Geneva Switzerland Guide


Geneva lies between the Alps and the Jura mountains on the shore of Lake Geneva on the west side of Switzerland bordering on France. Geneva is the second largest city in Switzerland after Zürich.

Getting There

You can get to Geneva by air using the Geneva Cointrin International Airport. Because Geneva is located on the border with France, its main station, Cornavin Railway Station, is connected to both the Swiss railway network SBB-CFF-FFS, and the French SNCF network and TGV trains. Geneva is also connected to the rest of Switzerland and France via the A1 toll road.

Airport Transportation into Geneva

Geneva International Airport is three miles away from the city center. The train takes you to the city center in six minutes, with departures every 15 minutes. You can download maps and access plans from the airport web site. Free Transportation in Geneva tells you how to get to your hotel via train from the airport for free.

Geneva’s Central Train Station – Gare de Cornavin

The Gare de Cornavin is very central to Geneva, around 400 meters north of the lake. If you’re arriving on a SNCF (French) train, you’ll arrive on platforms 7 and 8, and you’ll have to pass through both French and Swiss customs and passport control before exiting the station.

Neighborhoods in Geneva to Visit

Carouge, 2km south of the city center, has been called the “Greenwich Village of Geneva” for its low slung houses, artist studios, and cafes in a place developed in the late 1700s, which then king of Sardinia Victor Amideus’ Turinese architects envisioned as a trading competitor to Geneva and refuge for Catholics. It’s worth half a day snooping around. Geneva’s Rive Gauche means shopping and banking, plus a view of Mont Blanc from the waterfront. Old Town is where you head for the market (Place du Bourg-de-Four), cobbled streets and austere grey-stone houses.

Weather and Climate

Geneva is generally very pleasant in the summer. Expect a bit of rain if you go in the fall. For detailed historic climate charts and current weather, see Geneva Travel Weather and Climate.

Tourist Offices & Maps

The main Tourist Office is in the central post office at 18 Rue du Mont-Blanc (Open Mon-Sat 9am-6pm) and a smaller one at the Municipality of Geneva, situated on the Pont de la Machine (Open Mon noon-6pm, Tues-Fri 9am-6pm, Sat 10am-5pm). Either tourist office can give you a free map and advice on what to see and where to sleep.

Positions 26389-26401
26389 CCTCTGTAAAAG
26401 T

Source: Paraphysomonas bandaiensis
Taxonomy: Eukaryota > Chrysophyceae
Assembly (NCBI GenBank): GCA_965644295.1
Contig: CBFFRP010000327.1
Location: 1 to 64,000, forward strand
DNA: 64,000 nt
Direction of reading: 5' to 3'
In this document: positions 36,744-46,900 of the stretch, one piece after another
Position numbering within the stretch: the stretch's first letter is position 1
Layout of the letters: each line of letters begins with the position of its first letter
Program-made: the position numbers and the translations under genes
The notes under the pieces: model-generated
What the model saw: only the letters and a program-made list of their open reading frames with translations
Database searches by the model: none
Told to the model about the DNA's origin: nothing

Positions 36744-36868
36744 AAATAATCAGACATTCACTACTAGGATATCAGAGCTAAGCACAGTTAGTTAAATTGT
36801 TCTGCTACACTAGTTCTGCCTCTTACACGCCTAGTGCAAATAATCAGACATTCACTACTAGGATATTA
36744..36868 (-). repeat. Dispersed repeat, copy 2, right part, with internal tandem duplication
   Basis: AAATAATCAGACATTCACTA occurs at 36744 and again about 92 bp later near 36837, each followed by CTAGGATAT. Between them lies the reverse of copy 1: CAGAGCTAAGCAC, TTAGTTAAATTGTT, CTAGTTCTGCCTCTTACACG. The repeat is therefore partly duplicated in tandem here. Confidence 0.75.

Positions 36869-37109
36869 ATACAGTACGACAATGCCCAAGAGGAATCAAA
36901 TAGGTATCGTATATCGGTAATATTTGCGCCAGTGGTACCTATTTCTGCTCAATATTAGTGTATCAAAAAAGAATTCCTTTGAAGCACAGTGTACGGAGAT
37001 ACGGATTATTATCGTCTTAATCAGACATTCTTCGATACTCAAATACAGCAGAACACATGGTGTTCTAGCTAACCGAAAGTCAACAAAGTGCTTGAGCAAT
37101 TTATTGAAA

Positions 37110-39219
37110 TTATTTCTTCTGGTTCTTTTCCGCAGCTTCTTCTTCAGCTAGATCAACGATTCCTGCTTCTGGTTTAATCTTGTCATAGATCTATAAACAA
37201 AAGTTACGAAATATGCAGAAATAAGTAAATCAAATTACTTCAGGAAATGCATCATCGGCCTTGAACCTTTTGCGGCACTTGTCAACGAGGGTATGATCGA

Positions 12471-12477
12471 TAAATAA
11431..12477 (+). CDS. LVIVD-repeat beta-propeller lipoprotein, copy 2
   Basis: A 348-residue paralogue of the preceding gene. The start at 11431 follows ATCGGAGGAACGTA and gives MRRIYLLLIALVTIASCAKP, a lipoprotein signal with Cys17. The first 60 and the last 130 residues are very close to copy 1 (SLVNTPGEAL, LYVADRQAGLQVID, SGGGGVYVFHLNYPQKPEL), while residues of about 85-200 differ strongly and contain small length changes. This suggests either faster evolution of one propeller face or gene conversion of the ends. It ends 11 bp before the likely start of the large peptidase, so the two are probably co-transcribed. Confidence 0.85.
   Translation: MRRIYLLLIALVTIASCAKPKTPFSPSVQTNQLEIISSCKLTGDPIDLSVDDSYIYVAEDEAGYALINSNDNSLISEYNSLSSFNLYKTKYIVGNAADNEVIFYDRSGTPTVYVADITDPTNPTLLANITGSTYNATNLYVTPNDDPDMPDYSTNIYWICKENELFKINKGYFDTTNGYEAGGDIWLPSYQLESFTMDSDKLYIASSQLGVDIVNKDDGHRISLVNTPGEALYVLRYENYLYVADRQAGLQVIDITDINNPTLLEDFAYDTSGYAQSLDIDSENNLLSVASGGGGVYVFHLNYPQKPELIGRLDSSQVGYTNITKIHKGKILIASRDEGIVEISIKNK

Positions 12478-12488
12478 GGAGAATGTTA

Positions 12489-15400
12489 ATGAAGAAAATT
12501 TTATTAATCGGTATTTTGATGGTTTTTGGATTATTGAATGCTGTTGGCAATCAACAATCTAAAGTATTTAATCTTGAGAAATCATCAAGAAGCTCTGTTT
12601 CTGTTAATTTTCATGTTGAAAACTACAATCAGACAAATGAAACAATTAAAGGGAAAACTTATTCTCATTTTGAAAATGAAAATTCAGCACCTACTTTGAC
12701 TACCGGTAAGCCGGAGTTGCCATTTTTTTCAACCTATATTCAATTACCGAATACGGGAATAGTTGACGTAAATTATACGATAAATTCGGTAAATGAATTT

Places to Stay

For a list of top hotels in Geneva, there are several unique places to stay at every price point. If you prefer an apartment or vacation house, HomeAway offers vacation rentals that you may wish to check out.


Geneva has many restaurants serving traditional Swiss cuisine as well as international favorites. Expect to find typical cheese dishes like fondue and raclette as well as lake fish dishes, smoked sausage and a variety of casseroles and stews.

Geneva Tourist Attractions

You’ll want to wander around Geneva’s old town (vielle ville) for a glimpse of what life was like in the 18th century. While there, you’ll want to visit Saint-Pierre Cathedral at the top of the hill in the heart of Geneva’s old town. Here you can take an underground journey through the archaeological excavations to view remains from the 3rd-century BC right up to the time of the construction of the current cathedral in the 12th century.

If you’re in Geneva at the beginning of August, you won’t be able to miss the The Fêtes de Genève (Geneva Festival) on the waterfront, with “music of all kinds, love mobiles, and techno floats on the lake, theater, funfairs, street entertainers, stalls selling food from around the world, and an enormous lakeside musical fireworks display.”​

You can’t miss Geneva’s primary landmark, Jet d’Eau (water-jet) spews a 140-meter-high column of water over Lake Geneva.

Besides the Archaeological Site of Saint Peter’s Cathedral mentioned above, here are some of Geneva’s better-known museums:

  • Art and History Museum – designed in the early 20th century as an encyclopedic museum, it tries to cover the whole of western culture, from its origins to the present days.
  • International Red Cross and Red Crescent Museum – Geneva is the birthplace of the International Red Cross.
  • Rath Museum – The first Swiss museum to be devoted to the fine arts
  • Natural History Museum – The largest museum of natural history of Switzerland
  • MAMCO – Museum of Modern and Contemporary Art offers modern installations, videos, paintings, photographs, and sculptures.
  • Ariana Museum – the only museum in Switzerland devoted entirely to kilncraft–ceramics and glass.
  • Conservatory and Botanical Gardens – see a collection of 16,000 plant species from all over the world along the waterfront.
  • Martin Bodmer Foundation – a private library that contains 160,000 documents in 80 languages, among which one of the few copies of the Gutenberg Bible.
  • International Museum of the Reformation – retraces the history of the Reformation movement initiated by John Calvin in Geneva.


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